Congress has essentially ignored President Donald Trump’s previous education spending blueprints and approved relatively small overall increases for the U.S. Department of Education in each of the past three federal appropriations bills. There’s no particular reason to think Capitol Hill will treat his latest budget proposal much differently.
But the president’s plan to shrink U.S. Department of Education funding by nearly 8 percent in part by consolidating 29 major programs—including Title I aid for disadvantaged students and funding for charter school expansion—into a single, $19.4 billion block grant is still managing to kick up plenty of dust.
U.S. Secretary of Education Betsy DeVos and other Education Department officials say the grant would provide states with newfound flexibility. “Different states will spend their share of the block grant differently, and that’s OK,” DeVos said during a presentation of the spending proposal earlier this month. “In fact, that’s what we hope they will do.”
In a presentation on the budget, the department highlighted that states could support charter schools with their block grants.
Others, however, focused on the overall funding cut and the end to several line-item programs in the proposal, which would reduce the Education Department’s budget by $5.6 billion, lowering it to $66.6 billion.
Daniel Domenech, the executive director of AASA, the School Superintendents Association, said in a statement that, “Once again, unsurprisingly, the president has released a budget proposal that is bad for students, bad for schools, and bad for public education.”
And charter advocates, who in past years saw the Trump administration try to increase money for charter school expansion, panned the proposal to fold that program into a new block grant.
“Secretary DeVos wants to be known as the secretary who has promoted school choice,” said Nina Rees, the president and CEO of the National Alliance for Public Charter Schools. “So in light of that, it is ironic that they would lump this program into a large block grant with all these other set-asides and programs that they normally don’t support.”
Trump’s new Elementary and Secondary Education for the Disadvantaged block grant would represent a $4.7 billion cut from the combined current funding levels for the 29 programs that would be merged, including the $440 million Charter School Program grants.
Democratic candidates for president Sens. Bernie Sanders of Vermont and Elizabeth Warren of Massachusetts have proposed halting the $440 million grants for charter expansion altogether. Education Department spokeswoman, Angela Morabito, said drawing parallels between that proposal and how Trump’s budget would handle charter school expansion grants was “ludicrous.”
“This administration is the most choice-friendly, pro-education-freedom administration in history,” she said in a statement.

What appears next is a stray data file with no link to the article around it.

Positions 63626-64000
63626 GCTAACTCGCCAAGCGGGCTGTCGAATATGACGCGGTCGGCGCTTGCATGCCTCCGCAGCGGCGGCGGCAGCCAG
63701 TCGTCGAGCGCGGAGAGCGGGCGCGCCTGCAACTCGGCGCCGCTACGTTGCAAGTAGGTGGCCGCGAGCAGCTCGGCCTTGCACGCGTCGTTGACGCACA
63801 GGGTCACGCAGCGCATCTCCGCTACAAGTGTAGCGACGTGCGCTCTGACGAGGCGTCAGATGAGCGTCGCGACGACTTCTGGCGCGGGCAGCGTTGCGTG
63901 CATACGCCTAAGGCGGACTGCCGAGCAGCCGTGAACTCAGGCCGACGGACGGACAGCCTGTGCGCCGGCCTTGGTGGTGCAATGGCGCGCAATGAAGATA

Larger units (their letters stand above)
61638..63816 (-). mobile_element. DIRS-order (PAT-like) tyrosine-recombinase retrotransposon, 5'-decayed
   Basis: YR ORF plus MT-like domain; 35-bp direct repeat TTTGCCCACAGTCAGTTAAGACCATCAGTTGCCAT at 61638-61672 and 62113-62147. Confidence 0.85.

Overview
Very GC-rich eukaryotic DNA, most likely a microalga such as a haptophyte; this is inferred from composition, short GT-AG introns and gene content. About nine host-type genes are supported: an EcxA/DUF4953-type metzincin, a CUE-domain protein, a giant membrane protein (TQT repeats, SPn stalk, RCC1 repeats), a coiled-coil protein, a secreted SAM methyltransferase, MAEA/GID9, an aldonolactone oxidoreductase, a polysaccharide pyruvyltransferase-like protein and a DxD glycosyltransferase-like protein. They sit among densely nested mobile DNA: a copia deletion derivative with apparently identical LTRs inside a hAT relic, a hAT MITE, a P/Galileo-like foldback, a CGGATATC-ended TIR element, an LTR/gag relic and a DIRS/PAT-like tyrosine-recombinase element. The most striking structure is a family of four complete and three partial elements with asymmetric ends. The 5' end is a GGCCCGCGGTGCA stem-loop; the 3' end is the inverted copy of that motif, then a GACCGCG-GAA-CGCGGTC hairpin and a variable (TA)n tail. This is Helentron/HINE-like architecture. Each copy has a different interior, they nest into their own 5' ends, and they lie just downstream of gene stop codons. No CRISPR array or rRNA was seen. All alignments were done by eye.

Other programs whose funding would be merged into this new block grant include Title II grants for educator preparation (which currently gets $2.1 billion in federal funding); 21st Century Learning Centers, which back after-school programs ($1.3 billion); and Title IV block grants for academic enrichment and student well-being ($1.2 billion).
Not every area of the department’s budget would get a trim, however. Trump’s fiscal 2021 spending blueprint would provide $2 billion to career and technical education, an approximately $700 million increase. The president signed a reauthorization of the federal law for CTE in 2018.
The proposal also includes the administration’s year-old plan to create a $5 billion program to fund vouchers and other services called Education Freedom Scholarships. The tax credits for the scholarships would be administered by the U.S. Department of Treasury.
Trump’s budget proposal marks the fourth straight time the president has sought to cut the Education Department’s total budget. Last year, he proposed chopping 10 percent off the agency’s roughly $71 billion budget.
However, the spending bill Trump signed at the end of 2019 increased the department’s budget by $1.3 billion, up to $72.8 billion. None of the 29 programs he sought to eliminate funding last year was axed. And Title II and Title IV grants got increases, as did aid for disadvantaged students under Title I and special education funding for states.
Funding for Head Start under the Department of Health and Human Services would decline by $58 million, to $10.6 billion.
Meanwhile, the proposed budget for the U.S. Department of Agriculture would impose new restrictions on the Community Eligibility Program, which lets schools or districts with high enrollments of students who qualify for free and reduced-price meals serve free meals to all students, without individually enrolling them in the National School Lunch Program. Specifically, the budget would close a loophole under which some districts qualified all their schools or groups of schools by combining their enrollment and meal data.
A version of this article appeared in the February 26, 2020 edition of Education Week as Trump Budget Would Slash, Recast Ed. Funding Stream